The U.S. Federal Trade Commission announced its first crackdown on deceptive claims in the CBD market Thursday, issuing fines and sanctions to six manufacturers accused of misleading consumers about the health benefits of the cannabis extract.
The FTC, an independent government agency charged with consumer protection, says the six companies made illegal claims about their products’ ability to treat diseases including cancer, high blood pressure and Alzheimer’s disease.
“We are not saying that CBD products cannot provide some relief to some patients,” Andrew Smith, director of the FTC’s Bureau of Consumer Protection, told reporters after announcing the sanctions. “But the same rules of the road apply to CBD products that apply to all other health products. In no event can they exaggerate or lie about the state of the science.”
The sanctioned CBD makers were:
Bionatrol Health and Isle Revive of Pleasant Grove, Utah. The company was ordered to pay $20,000.
Epichouse (First Class Herbalist) of West Valley City, Utah. The company was ordered to pay $30,000.
CBD Meds Inc. of Winchester, California. The company was ordered to stop making unproven claims.
Easybutter and HempmeCBD of Boca Raton, Florida. The company was ordered to pay $36,254.
Reef Industries and CannaTera of Costa Mesa, California. The company was ordered to pay $85,000.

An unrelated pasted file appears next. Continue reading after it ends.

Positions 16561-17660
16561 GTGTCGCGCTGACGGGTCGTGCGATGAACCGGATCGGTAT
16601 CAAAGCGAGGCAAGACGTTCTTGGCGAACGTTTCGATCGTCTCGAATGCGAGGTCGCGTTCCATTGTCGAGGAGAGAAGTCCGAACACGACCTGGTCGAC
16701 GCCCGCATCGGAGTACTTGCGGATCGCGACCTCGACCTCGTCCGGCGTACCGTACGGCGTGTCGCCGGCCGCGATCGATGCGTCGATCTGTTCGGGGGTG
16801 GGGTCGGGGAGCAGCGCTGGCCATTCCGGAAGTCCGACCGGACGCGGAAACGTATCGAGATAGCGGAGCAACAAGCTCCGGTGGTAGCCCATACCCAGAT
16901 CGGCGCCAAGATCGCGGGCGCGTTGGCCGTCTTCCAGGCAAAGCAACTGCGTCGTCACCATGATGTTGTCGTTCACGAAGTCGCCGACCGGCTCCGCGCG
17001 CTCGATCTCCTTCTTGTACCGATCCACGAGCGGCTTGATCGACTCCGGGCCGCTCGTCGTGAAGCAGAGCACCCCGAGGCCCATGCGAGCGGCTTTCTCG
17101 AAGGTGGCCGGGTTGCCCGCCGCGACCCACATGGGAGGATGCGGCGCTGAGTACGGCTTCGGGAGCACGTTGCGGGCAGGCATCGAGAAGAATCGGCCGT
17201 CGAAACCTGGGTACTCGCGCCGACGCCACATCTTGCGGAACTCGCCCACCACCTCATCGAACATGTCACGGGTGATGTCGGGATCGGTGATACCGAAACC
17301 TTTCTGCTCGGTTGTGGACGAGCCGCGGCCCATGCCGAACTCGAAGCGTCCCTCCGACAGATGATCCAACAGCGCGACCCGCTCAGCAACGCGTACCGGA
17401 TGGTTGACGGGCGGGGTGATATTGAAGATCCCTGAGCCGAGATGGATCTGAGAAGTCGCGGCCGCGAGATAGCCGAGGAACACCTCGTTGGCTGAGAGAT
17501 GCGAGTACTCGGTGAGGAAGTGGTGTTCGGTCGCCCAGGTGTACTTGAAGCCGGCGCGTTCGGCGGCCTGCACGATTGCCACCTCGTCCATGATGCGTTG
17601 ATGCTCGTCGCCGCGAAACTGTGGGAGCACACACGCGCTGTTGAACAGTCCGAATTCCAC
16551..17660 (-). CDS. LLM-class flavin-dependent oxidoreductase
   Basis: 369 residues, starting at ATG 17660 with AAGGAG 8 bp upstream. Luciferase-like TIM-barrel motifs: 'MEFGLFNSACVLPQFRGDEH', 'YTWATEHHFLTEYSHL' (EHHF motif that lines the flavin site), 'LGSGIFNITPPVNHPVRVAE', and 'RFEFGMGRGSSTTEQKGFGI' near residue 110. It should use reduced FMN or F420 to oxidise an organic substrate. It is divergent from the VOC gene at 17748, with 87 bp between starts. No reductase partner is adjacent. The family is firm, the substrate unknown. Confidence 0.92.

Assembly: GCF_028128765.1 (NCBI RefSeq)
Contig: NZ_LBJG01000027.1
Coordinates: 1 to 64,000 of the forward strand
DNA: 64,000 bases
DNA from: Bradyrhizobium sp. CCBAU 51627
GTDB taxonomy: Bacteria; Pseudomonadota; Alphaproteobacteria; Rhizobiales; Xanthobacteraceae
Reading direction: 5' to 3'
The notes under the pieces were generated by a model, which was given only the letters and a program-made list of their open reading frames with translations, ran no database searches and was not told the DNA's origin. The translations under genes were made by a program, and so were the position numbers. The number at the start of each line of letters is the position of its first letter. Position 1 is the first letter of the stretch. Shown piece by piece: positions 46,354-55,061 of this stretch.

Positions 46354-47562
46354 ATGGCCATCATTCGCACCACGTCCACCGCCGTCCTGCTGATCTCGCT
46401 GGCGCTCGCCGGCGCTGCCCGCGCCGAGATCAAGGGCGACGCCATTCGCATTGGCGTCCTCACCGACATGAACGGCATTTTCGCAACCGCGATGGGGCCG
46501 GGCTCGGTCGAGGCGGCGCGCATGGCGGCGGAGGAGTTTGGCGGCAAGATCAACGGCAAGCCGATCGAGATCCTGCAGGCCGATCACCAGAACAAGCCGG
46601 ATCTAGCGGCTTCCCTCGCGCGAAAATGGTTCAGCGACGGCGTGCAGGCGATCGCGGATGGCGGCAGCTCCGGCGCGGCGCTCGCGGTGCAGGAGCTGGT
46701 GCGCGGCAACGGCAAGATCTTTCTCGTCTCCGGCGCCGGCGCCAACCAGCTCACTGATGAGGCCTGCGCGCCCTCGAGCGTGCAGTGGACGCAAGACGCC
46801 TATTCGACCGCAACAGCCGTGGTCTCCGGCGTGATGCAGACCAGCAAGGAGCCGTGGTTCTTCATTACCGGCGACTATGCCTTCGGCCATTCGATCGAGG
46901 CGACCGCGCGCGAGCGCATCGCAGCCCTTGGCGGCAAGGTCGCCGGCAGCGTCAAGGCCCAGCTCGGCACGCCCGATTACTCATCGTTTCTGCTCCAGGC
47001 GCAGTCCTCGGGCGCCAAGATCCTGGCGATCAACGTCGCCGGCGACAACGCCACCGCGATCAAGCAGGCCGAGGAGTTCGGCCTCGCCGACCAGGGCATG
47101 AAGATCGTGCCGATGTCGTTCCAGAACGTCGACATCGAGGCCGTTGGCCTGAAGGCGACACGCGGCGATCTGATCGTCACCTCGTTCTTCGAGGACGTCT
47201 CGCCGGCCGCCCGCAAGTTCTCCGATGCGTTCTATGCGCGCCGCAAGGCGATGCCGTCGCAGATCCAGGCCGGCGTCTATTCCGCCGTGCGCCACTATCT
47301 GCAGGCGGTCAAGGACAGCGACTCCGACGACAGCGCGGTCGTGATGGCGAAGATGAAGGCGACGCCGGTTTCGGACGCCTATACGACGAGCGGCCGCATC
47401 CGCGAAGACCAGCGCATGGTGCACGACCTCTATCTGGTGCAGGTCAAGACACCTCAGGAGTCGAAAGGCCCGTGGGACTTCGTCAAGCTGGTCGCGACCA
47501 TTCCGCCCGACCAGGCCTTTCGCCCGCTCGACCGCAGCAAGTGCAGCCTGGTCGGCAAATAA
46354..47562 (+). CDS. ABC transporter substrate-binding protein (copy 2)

Steves Distributing of Longmont, Colorado. The company was ordered to pay $75,000.
The FTC cited illegal advertising claims made by each of the manufacturers. Claims included promises that taking CBD would “leav(e) you pain free and feeling years younger.” Many included customer testimonials saying the products cured rare ailments or replaced prescription drugs, including OxyContin.
Each of the companies is also required to notify consumers within 45 days of the FTC sanctions. The companies then must submit a report to the FTC within 90 days summarizing their actions, including the total number of eligible customers identified and notified.
The agency said the CBD industry could expect more actions in the future when unsubstantiated medical claims are made.
“Don’t make spurious health claims that are unsupported by medical science,” Smith said in a statement. “Otherwise, don’t be surprised if you hear from the FTC.”